Retire in Malaysia - Your's Destinations

Retire in Malaysia - Your's Destinations

Malaysia topped the list of the most popular long-stay destinations overseas in fiscal 2006, according to the 2007 statistical survey on the long-stay programs unveiled by the Long Stay Foundation of Japan.

It was the first time for Malaysia to top the list since the founding of the survey was created in 1992. Malaysia obtained a 14.9% share of the poll responses, outpacing the former leader Australia by a 0.9 percentage point, which is a 0.3 percentage point higher than that marked in fiscal 2005.

With strong support of male respondents, all age groups in their 50s, 60s, 70s and 80s all selected Malaysia as the top long-stay destination.
Second-ranked Australia (14%) was the most popular destination among female respondents. Australia topped the rankings by those in their 20s and 40s but ranked second and third in other age groups. Thailand took third place (11.2%), up from fifth in fiscal 2004, followed by New Zealand (10.5%) and Hawaii (9.9%).
The survey findings revealed that men tend to choose Asian countries while women selected North America or northern Pacific destinations as their first choice.
The Foundation said that areas such as Australia, Hawaii, New Zealand and Canada were popular due to their appeal as English-speaking destinations, their high level of safety and comfortable weather.

However, South Asian countries have grown increasingly popular as is the case with Malaysia, pointing to the growing demand among consumers.

Some of the reasons for their increased popularity, said the Foundation, is the relatively low cost of living, the short flight times and warm weather. These elements are referred to as "Cheap, Near, Warm," said the Foundation.

As for the desired length of stay, some 41.9% of respondents selected a stay of between one and three months, while 41.8% of them said they preferred three months or more. With fiscal 2005 data showing 47% interested in the one-to-three-month period and 34% citing a period of more than three months, the survey points to the rising demand for longer stay among long-stay participants from Japan.

Longer Duration Gaining

Some have selected to stay more than a year in certain destinations due to the offering of long-term visas by countries. Examples are Malaysia, Thailand and the Philippines, each providing long-stay programs and help to visitors on their long-stay programs, visas and other processes.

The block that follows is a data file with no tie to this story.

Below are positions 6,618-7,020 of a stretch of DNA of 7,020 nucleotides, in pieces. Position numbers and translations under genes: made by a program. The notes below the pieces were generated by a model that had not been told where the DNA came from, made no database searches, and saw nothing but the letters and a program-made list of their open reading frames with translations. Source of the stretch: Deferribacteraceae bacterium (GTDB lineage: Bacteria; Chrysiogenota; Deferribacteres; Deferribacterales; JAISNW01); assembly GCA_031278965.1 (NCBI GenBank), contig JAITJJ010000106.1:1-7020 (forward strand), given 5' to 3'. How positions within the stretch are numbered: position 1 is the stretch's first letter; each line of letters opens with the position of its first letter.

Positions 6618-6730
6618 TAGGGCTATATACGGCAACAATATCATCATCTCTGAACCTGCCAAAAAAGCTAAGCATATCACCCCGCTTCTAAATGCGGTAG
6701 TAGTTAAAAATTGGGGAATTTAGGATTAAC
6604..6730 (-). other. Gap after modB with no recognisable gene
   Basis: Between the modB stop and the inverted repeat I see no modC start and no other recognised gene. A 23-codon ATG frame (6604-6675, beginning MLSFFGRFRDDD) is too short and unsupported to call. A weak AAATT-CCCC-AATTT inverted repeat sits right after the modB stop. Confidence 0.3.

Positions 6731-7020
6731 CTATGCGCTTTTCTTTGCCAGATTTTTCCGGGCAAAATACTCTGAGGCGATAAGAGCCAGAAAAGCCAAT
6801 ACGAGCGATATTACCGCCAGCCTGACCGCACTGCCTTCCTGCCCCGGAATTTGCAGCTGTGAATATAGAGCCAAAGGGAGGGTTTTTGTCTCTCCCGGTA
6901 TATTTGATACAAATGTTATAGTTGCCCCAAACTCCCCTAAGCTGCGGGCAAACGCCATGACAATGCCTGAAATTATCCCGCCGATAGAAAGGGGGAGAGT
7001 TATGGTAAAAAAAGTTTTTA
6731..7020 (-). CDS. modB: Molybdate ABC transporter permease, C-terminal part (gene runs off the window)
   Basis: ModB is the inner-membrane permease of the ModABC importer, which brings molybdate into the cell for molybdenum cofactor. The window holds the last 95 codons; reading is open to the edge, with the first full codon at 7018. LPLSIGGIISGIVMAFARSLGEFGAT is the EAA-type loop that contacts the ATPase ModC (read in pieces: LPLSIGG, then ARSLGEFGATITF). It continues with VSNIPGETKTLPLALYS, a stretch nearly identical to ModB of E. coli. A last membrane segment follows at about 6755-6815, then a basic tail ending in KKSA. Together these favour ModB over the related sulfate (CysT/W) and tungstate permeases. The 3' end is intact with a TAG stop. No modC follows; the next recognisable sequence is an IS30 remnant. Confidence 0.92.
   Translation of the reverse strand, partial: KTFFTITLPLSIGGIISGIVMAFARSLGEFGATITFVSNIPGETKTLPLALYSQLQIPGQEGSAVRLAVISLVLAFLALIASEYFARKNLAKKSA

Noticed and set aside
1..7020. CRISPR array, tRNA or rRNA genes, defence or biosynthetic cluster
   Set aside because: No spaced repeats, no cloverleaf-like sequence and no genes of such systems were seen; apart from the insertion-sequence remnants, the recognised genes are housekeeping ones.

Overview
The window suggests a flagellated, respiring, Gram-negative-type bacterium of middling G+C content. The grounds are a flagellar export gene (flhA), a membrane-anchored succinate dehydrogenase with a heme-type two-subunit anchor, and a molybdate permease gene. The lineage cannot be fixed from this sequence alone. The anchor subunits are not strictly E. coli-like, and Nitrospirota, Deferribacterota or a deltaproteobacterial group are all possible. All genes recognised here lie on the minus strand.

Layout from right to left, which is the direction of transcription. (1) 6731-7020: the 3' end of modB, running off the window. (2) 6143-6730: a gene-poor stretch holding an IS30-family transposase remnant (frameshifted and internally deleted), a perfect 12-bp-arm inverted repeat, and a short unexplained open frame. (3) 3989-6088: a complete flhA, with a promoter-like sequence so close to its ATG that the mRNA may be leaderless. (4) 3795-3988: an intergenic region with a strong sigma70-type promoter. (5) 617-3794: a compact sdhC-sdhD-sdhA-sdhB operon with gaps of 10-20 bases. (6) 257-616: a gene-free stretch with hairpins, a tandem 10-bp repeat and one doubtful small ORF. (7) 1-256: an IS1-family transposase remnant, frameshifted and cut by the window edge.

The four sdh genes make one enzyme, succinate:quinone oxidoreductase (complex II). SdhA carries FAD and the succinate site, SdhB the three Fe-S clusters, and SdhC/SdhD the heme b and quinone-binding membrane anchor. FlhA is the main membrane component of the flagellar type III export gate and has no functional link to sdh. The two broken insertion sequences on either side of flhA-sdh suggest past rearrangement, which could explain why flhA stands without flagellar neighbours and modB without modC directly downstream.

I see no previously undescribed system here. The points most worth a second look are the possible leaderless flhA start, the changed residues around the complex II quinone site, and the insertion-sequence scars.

The Malaysian government introduced Malaysia My Second Home (MM2H) program in the early 2000s initiated as an international residency plan to allow foreigners to reside in the country on a long-stay visa of up to 10 years, renewable. Candidates must qualify by meeting certain financial and medical criteria.
Malaysia-based Tropical Resort Lifestyle managing director Shotaro Ishihara said that he expects the number of Japanese participants under the program to surge from the current 700 people to some 1,400 in three years, partly due to the exodus of baby-boomers starting in 2007.

Ishihara, who has conducted long-stay seminars in Japan, said that some 10,000 Japanese participate in inspection tours to Malaysia annually to decide whether to participate in long-stay programs.

Tropical Resort Lifestyle is an agency to assist in obtaining the MM2H visas to allow foreigners to stay in the country longer.
Such long-stay programs by national governments have helped boost interest in long-stay residency as an option for Japanese consumers during their so-called "sunset" years in Japan or abroad.

Slow Life and Relaxation

Meanwhile, participants in long-stay programs tend to choose the "Slow Life" or "Country Life," one that is far removed from city life in Japan with the average age of men at 57.4 years while women are 49.7 years, according to the survey findings.

The Foundation explained that long-stay participants -- particularly pensioners -- seem to consider spending their long stay in Southeast Asia due to the lower cost of living there while enriching their new lifestyle outside of Japan by communicating with the local people, learning a new language or developing specialties.
Some 31.7% of the respondents said they were interested in the culture of the country of their choice while 19.8% said they like the country they chose.
During their long-stay, some 25.1% of respondents said they would relax while 18.8% plan to participate in hobbies. Some 16.2% said that they plan to learn a language. And 21.1% said they will tour the country while living there.